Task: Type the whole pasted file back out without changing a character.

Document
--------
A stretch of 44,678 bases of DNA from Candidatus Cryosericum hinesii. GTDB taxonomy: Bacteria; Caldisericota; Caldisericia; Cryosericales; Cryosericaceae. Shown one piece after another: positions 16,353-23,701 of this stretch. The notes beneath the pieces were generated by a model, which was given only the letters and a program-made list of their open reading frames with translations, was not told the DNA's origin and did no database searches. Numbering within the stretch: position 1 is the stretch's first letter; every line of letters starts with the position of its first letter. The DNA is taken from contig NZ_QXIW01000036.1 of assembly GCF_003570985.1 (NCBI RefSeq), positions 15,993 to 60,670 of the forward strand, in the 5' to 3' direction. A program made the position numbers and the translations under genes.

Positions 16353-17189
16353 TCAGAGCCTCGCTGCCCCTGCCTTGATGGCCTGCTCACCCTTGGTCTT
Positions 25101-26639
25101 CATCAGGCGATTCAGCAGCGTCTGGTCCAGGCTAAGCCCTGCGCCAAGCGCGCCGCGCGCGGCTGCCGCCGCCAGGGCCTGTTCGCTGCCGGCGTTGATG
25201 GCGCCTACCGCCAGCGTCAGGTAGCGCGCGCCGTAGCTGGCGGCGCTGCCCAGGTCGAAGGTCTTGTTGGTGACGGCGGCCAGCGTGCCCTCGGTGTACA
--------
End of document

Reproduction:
A stretch of 44,678 bases of DNA from Candidatus Cryosericum hinesii. GTDB taxonomy: Bacteria; Caldisericota; Caldisericia; Cryosericales; Cryosericaceae. Shown one piece after another: positions 16,353-23,701 of this stretch. The notes beneath the pieces were generated by a model, which was given only the letters and a program-made list of their open reading frames with translations, was not told the DNA's origin and did no database searches. Numbering within the stretch: position 1 is the stretch's first letter; every line of letters starts with the position of its first letter. The DNA is taken from contig NZ_QXIW01000036.1 of assembly GCF_003570985.1 (NCBI RefSeq), positions 15,993 to 60,670 of the forward strand, in the 5' to 3' direction. A program made the position numbers and the translations under genes.

Positions 16353-17189
16353 TCAGAGCCTCGCTGCCCCTGCCTTGATGGCCTGCTCACCCTTGGTCTT
Positions 25101-26639
25101 CATCAGGCGATTCAGCAGCGTCTGGTCCAGGCTAAGCCCTGCGCCAAGCGCGCCGCGCGCGGCTGCCGCCGCCAGGGCCTGTTCGCTGCCGGCGTTGATG
25201 GCGCCTACCGCCAGCGTCAGGTAGCGCGCGCCGTAGCTGGCGGCGCTGCCCAGGTCGAAGGTCTTGTTGGTGACGGCGGCCAGCGTGCCCTCGGTGTACA